Next, we will move on to one of the most important assemblies on the Promega, the extruder! This complicated assembly can reach temperatures above 300°C in order to melt plastic and print it.
The extruder assembly contains a fan directly on the front, this is called the Cold-Section Fan. It is meant to keep the extruder block, directly behind it, cold.
Next, there are two smaller fans called Nozzle Fans. These are meant to cool any filament that is pushed out of the nozzle so that it becomes rigid.
On the right of the nozzle fans is a small electronics board called the IR Probe. This probe uses Infra-Red rays in order to detect the bed.
On the left of the extruder is a small deploy-able limit switch, this is also a Z-probe. Z-probes are used in order to measure the exact distance from the nozzle to the bed. They are also used in order to level the bed of the printer as printing requires a very flat and level surface.
You can view the image below to see a diagram of the different extruder components.
Tools are a relatively new concept in 3D printing. They allow you to create different extruder configuration ahead of time that you can quickly switch between while printing.
The Duet Maestro board uses tools in order to allow printing with multiple extruders, or mixing extruders. The Promega actively makes use of this in order to print with:
Compound Mixing: Different tool mixing ratios
Single K'Tana: Dual nozzle prints
You can find your currently configured tools in the Duet Web Console in a table labeled: Tools/Heaters/Extra on the top-left.
In the image above there are two different tools.
In RepRap firmware, tools are defined as
nnn represents a tool number. In the image above there are tools T0 and T1. Each tool has it's own extruder motor attached to it, or multiple if you are mixing.
A tool also has one heater attached to it. All these tools are defined and configured when the printer powers up with G-code commands, we will go over how exactly that works later.
Below are the default tools for the Compound and K'Tana setups. In order to select a tool you can either click on the tool name in the Duet Web Console or you can send the command
nnn represents the tool number.
If you wanted to switch to tool 0, you would send the command:
The Duet Web Console always shows you which tool is selected: it will underline the tool name. In the image above T0 is selected.
T0: Mixing tool
Extruder 0 (Left) & Extruder 1 (Right)
Allows for extruding two filaments and combining them at a 1:1 ratio
T1: Single Left
Extruder 0 (Left)
Extrudes with only the right extruder
T2: Single Right
Extruder 1 (Right)
Extrudes with only the left extruder
T0: K'tana Single Left
Extruder 0 (Left)
T1: K'tana Single Right
Extruder 1 (Right)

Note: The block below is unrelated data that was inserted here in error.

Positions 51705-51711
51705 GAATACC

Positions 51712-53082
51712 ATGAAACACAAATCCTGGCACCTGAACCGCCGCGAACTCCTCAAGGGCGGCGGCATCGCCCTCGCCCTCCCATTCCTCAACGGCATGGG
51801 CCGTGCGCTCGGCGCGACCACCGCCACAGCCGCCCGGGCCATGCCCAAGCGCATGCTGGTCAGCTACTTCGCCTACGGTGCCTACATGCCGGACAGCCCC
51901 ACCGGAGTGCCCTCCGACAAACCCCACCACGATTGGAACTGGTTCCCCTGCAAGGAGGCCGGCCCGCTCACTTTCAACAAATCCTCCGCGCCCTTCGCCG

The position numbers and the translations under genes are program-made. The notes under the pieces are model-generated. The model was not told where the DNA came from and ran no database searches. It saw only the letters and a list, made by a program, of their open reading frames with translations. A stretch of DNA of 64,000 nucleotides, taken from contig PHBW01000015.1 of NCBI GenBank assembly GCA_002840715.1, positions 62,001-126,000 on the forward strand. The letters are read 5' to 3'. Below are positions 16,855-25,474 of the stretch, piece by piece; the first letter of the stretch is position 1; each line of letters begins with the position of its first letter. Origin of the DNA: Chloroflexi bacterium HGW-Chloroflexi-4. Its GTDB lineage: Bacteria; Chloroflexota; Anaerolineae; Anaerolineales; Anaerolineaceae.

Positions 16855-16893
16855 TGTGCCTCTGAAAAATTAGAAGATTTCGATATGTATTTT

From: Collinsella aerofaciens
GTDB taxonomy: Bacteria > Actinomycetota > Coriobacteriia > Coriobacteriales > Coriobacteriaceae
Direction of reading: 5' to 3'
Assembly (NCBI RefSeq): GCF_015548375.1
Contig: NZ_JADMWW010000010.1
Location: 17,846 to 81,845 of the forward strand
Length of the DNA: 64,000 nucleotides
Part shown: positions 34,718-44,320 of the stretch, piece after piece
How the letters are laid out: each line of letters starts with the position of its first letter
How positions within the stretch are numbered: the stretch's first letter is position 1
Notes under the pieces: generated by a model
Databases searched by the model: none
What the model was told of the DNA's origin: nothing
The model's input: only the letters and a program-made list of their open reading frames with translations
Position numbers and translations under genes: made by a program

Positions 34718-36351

In the future, if you find that none of your extruders are working, or an extruder you didn't expect to be running is running, chances are you have the wrong tool selected. Use the
Tnnn command in order to select a tool with number
There are many different filament types used in the 3D printing industry, a Google search will prove that. They vary in material, diameter and many other properties.
The Promega can also print many different materials, but if you are a beginner we recommend ABS-R or PLA. These two materials tend to be easiest to print with.
Printing temperature varies greatly depending on what material you are printing with.
PLA prints well at around 200°C
ABS-R prints well at around 230°C
Follow the section below in order to get started with extruding.
To load filament into the extruder, you will need to find two small holes on the top of the extruder assembly. 1.75mm diameter filament can be loaded into this opening.
It will then be grabbed by the extruder motor and pushed down into the hot-end.
In the Promega's case, that is the nozzle and the aluminum block surrounding it. Once the filament is melted in the hot-end it will come out of the nozzle.
The compound nozzle will have two holes to allow entry to two different filaments. It then melts both filaments and combines them to produce one stream of filament coming out.
The K'Tana has two different nozzles and therefore each filament will get extruded out of separate nozzles.
To load filament, follow the steps below.
Move the extruder to the center of the printer by entering the command:
G1 X200 Y200
Next, heat up the nozzle.
There are multiple ways to heat up the nozzle to your desired temperature. Use the:
G-code Commands (move to here)
Duet Web Console (continue on)
In the table Tools/Heaters/Extra on the Duet Web Console, enter the desired temperature in the circled box below (your Current reading should not have a value of 2000°C, 2000°C is an error value).